Every member has his or her own reasons for engaging with your association, but how do you best serve diverse needs while maintaining focus on common goals?
From my recap of membership ideas from the 2015 ASAE Annual Meeting two weeks ago, the quote that seemed to get the most attention among readers—and which has stuck in my mind the most, too—is that “members define what engagement means, not the association.”
The mix of engagement methods that will maximize both reach and ‘stickiness’ is unique to every association.
One reader, Jeffrey Cufaude, president and CEO of Idea Architects, rightly pointed out that this has always been true:
Another commenter, Glenn Tecker, chair and co-CEO of Tecker International, chimed in with a separate dose of realism:
“The distinction between growing value to members and growing the organization remains a critical strategic conversation with immense implications for fulfillment of mission. While each member may define engagement for themselves based on the personal reward for which they are looking, a critical mass of common cause will continue to be the glue that holds the enterprise together.” [emphasis added]
Tecker’s point reminded me of a dilemma for associations that I noted a couple years ago; I even made up a term for it, “value vertigo:”
“You ask members what they value and find too many disparate needs to serve them all, but when you produce core benefits you believe are valuable, you find it difficult to maximize engagement with them.”
This seems to be a common challenge for associations, but it’s a simple problem that perhaps any business faces: People have infinite unique combinations of wants and needs, but the most viable business opportunities lie where those wants and needs align among the most people. How do you manage that tension and find the common ground where members can be served?
In their Learning Lab at the Annual Meeting, Jamie Notter and Maddie Grant, CAE, cultural and digital strategists at Culture That Works, and Joe Vallina, MBA, MSM, CAE, publisher at the Amercan Nurses Association, identifed the five common “buckets” of engagement across associations—purchases, customer satisfaction, content, volunteering, and community—though they stressed the mix of engagement methods that will maximize both reach and “stickiness” is unique to every association.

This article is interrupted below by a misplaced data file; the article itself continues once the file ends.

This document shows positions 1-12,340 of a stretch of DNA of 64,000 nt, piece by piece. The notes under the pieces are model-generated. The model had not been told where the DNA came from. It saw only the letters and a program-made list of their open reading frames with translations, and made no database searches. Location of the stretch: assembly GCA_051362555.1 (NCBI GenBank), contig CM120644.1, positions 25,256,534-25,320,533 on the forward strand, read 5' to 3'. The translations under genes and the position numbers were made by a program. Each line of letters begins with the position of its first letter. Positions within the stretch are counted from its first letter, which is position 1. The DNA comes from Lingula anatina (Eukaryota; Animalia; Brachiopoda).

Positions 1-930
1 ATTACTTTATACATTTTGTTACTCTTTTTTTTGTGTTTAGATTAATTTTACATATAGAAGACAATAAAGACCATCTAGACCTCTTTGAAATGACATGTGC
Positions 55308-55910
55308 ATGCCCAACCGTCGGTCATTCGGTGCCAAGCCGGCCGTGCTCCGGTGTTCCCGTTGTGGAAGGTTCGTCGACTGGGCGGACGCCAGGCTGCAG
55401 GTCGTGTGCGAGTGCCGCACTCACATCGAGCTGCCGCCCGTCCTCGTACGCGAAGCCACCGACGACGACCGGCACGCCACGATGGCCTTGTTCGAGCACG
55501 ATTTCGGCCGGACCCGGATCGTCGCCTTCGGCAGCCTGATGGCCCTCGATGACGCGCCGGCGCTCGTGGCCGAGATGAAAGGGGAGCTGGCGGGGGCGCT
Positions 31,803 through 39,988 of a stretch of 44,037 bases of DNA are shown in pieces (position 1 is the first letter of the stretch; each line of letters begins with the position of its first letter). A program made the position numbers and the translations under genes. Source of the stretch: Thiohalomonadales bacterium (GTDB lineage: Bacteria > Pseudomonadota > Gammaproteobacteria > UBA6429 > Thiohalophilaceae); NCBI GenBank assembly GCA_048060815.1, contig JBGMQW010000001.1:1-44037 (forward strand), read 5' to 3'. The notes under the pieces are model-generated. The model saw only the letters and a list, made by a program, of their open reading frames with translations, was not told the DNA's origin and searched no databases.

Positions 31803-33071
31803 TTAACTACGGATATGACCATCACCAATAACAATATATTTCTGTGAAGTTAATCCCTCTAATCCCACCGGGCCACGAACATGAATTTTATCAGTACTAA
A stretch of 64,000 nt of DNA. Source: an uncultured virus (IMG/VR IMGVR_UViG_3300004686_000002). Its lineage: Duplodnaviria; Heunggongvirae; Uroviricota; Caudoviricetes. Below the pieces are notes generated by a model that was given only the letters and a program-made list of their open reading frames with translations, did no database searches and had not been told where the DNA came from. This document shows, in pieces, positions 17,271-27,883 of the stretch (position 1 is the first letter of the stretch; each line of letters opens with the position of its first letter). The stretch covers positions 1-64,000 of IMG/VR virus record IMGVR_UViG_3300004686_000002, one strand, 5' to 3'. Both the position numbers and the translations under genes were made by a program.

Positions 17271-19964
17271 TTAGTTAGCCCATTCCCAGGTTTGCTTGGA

From the accompanying handout to their session, “Engagement Is More Than a Buzzword”:
“Engagement … is fundamentally internal to the individual member. It’s their engagement, not yours. The benefits of engagement accrue to the association, certainly, but in order to build engagement—to increase that stickiness—you must be focused on the members and their experience, their needs, their motivations, and their lives. This will require some customization. … It will sometimes involve intangibles. … And certainly the engagement has to overlap with the association business model … otherwise there’s not much point (think revenue-free web hits back in the dot-com bubble). But the more you can craft your engagement strategy around a clear picture of what matters—internally—to the members, the more successful you’ll be.”
In the March/April issue of Associations Now, Anna Caraveli, Ph.D., managing partner of The Demand Networks and author of The Demand Perspective, shared a model for engagement that positions the association as a “partner” in engagement with members, citing an example from the Aircraft Owners and Pilots Association:
“These members are engaged because their relationship with the association enables them to do something they want to do in the first place, better than they would be able to do on their own. As a result, AOPA becomes a partner rather than merely a provider of benefits. Its members choose to become engaged to achieve outcomes that matter to them.” [emphasis added]
Think for a moment about the Apple iPhone (or any smartphone, but we’ll go with the most iconic for the moment): It was an impressive device when first launched, but it became revolutionary only when Apple opened up the App Store to third-party developers. It had a handy set of apps built in, but the App Store let users shape the iPhone to their liking and do completely new things, many of which Apple itself never imagined. Apple has sold millions upon millions of essentially identical devices, but every single one quickly becomes unique according to its owner’s preferences.
That’s one more way to understand how an association can serve a critical mass of people with a wide array of interests. These ideas all put the association in the role of facilitator and convener, focusing perhaps less on the what and why of member engagement and more on the how, where, when, and with whom. If the association can’t define member engagement, it can be the platform for engagement that accelerates members toward their chosen goals.
How does your association seek to understand how members want to engage? And how do you identify the opportunities for the association to best serve as a venue for that engagement? Share your thoughts and experience in the comments.